Picture this: You're walking up Main Street on a brisk fall day. You stroll by Crew Cuts, noticing the young families in the window, continue past Pinocchio Pizza, Garelick & Herbs and then ... Ye Olde Pot Shoppe.

While it may be a far-fetched scenario, medical marijuana was approved in Connecticut and there will need to be "dispensaries," which must pass with town zoning codes, the law states. As it stands, a medical marijuana dispensary could go anyplace a pharmacy could, according to Town Counsel Ira Bloom. If it seems that a marijuana dispensary would be strictly the domain of Connecticut's cities, think again -- last week one was proposed for the Post Road in Fairfield.

Would a marijuana dispensary be anathema to quaint New Canaan? Or would it be, like, totally groovy? Depends on whom you ask.

"At first blush, it does not seem complimentary of our town, or fitting, and I don't think it's something residents would support," said Tucker Murphy, the executive director of the New Canaan Chamber of Commerce who also is a member of the Town Council.

Murphy's colleague on the council, John Engel, noted that New Canaan does not traditionally interfere with the free market, and if a business is legal, it ought to be up to the market to decide its fate.

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A glossary of helpful marijuana terms, from leafly.com.
Bud refers to the actual flower bud (and eventual flower) of the marijuana plant. These are the fluffy parts that are harvested and used to medicate as they contain the highest concentrations of active cannabinoids.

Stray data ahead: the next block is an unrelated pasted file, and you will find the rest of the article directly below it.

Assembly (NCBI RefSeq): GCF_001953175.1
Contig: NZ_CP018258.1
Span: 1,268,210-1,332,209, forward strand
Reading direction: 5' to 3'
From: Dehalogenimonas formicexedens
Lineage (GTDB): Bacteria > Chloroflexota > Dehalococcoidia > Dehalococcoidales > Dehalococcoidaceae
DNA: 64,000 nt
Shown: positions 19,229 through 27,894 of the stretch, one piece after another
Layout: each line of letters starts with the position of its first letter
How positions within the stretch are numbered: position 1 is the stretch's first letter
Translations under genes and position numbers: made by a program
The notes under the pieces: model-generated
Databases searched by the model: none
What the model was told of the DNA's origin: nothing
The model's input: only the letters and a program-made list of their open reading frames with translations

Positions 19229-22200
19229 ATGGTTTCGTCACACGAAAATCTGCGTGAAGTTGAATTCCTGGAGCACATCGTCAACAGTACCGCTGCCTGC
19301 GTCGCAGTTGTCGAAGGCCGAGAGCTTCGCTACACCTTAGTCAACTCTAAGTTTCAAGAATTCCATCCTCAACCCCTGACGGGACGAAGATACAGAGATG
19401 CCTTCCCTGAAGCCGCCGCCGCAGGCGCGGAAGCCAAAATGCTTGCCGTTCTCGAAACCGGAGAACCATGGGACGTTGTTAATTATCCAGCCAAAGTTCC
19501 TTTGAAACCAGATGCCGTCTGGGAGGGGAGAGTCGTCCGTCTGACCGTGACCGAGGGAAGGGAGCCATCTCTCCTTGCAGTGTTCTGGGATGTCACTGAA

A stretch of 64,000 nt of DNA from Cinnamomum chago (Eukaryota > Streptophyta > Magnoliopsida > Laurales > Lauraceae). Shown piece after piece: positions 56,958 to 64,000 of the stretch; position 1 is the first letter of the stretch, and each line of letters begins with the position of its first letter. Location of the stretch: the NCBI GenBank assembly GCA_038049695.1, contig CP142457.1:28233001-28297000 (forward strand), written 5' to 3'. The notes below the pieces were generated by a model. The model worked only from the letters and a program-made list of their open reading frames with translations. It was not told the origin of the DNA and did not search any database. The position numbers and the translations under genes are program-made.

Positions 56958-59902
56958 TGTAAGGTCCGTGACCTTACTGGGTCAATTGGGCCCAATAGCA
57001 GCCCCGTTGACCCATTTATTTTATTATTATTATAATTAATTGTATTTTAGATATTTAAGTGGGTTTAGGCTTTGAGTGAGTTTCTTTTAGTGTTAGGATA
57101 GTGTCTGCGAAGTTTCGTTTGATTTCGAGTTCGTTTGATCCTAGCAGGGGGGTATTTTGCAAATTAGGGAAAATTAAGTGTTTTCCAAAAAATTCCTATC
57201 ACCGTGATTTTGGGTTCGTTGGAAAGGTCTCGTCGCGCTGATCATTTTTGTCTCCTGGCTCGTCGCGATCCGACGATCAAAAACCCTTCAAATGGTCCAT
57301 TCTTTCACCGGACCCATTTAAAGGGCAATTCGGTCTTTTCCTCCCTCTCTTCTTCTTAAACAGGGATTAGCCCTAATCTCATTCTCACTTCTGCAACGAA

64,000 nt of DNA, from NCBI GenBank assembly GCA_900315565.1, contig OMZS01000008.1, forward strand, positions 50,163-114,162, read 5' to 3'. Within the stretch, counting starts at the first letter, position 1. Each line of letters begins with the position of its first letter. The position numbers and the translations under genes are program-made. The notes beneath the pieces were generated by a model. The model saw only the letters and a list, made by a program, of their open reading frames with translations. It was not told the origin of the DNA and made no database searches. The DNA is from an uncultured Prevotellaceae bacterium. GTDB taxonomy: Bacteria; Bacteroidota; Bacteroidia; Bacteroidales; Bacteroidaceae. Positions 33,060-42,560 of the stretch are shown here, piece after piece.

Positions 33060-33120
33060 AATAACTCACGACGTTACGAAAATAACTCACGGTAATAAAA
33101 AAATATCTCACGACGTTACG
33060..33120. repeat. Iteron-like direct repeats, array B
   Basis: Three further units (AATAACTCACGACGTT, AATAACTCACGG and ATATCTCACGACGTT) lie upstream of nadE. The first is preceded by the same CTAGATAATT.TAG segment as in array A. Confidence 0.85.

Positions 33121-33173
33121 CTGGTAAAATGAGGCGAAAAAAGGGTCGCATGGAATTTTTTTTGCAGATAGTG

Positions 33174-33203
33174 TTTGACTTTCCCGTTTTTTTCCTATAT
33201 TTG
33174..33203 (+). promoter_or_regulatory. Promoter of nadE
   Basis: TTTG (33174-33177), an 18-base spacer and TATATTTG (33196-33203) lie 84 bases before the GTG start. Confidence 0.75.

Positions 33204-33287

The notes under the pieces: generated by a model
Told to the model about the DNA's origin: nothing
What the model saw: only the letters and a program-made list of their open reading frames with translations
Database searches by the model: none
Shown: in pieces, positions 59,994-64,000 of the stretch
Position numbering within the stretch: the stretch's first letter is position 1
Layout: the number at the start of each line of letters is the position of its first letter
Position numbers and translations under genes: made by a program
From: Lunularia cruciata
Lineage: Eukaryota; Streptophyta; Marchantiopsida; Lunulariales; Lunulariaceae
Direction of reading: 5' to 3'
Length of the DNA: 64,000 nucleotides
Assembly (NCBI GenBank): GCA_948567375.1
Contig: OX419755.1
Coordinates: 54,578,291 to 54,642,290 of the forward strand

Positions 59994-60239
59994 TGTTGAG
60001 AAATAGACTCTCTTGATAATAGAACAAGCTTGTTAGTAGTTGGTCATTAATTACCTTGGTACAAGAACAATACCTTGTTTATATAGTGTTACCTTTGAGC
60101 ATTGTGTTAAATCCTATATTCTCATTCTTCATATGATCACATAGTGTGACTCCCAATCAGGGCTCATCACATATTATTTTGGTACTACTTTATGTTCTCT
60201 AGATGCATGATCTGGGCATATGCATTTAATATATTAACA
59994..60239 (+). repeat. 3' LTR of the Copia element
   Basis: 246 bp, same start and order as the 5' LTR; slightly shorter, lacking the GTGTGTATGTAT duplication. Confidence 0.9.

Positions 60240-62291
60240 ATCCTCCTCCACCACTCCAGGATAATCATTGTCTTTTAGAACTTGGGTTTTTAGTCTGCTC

Dispensary is a general term used to refer to any location where a patient can legitimately and safely access medication, whether the business is technically an access point, pick-up location. co-op, collective or any other version of a medical cannabis distributor.
You probably know what flowers are; they're often the "pretty" part of a plant, and the same is true for cannabis. While cannabis flowers don't have traditional petals or look like daisies, they are still the reproductive organ of the female plants. Cannabis flowers are the hairy, sticky, crystal-covered bits that are harvested and dried to be used as medication. When they are allowed to be fertilized by male plants, these flowers will produce cannabis seeds. If not, they will continue to produce the resin that contains their active cannabinoids until they are harvested or begin to die.
Hash/Hash Oil
Hash is short for hashish, which is derived from cannabis plants and can be used to medicate. Hash originated in India along with cannabis plants and has been produced since at least the Bronze Age. Production involves the removal of the plant's trichomes by sieving or filtering. Automatic tumblers can also be used. "Bubble melt" hash is produced using an ice water separation technique. Once the powdery cannabinoid-laden powder has been collected, it is typically pressed and ready to be used. Hash ranges in potency, but is generally stronger than straight flowers since everything but the active part of the plant has been removed. A similar concentrated product can also be produced chemically using a solvent; however, this product is commonly referred to as hash oil or "honey oil."
Hemp is a fibrous product that can be produced from the male cannabis plant and can be used in the manufacture of rope, paper, beauty products and a vast array of other products. Hemp plants have no value as a drug since they are males. However, they are still considered illegal in the United States.
Hydroponics refers to a system of gardening that does not use soil. Plants are grown in water and receive their nutrients from the addition of solutions rather than soil. For growers, hydroponic advantages include more control over nutrient intake and stability. In terms of marijuana production, plants grown hydroponically are sometimes said to have cleaner, more distinct flavors.
Kief is a collected amount of trichomes that have been separated from the rest of the marijuana flower. Trichomes are the sticky crystals that contain the vast majority of the plant's cannabinoids, so kief is pure potency. Kief is sometimes mistakenly referred to as pollen and is the primary ingredient in hashish production.v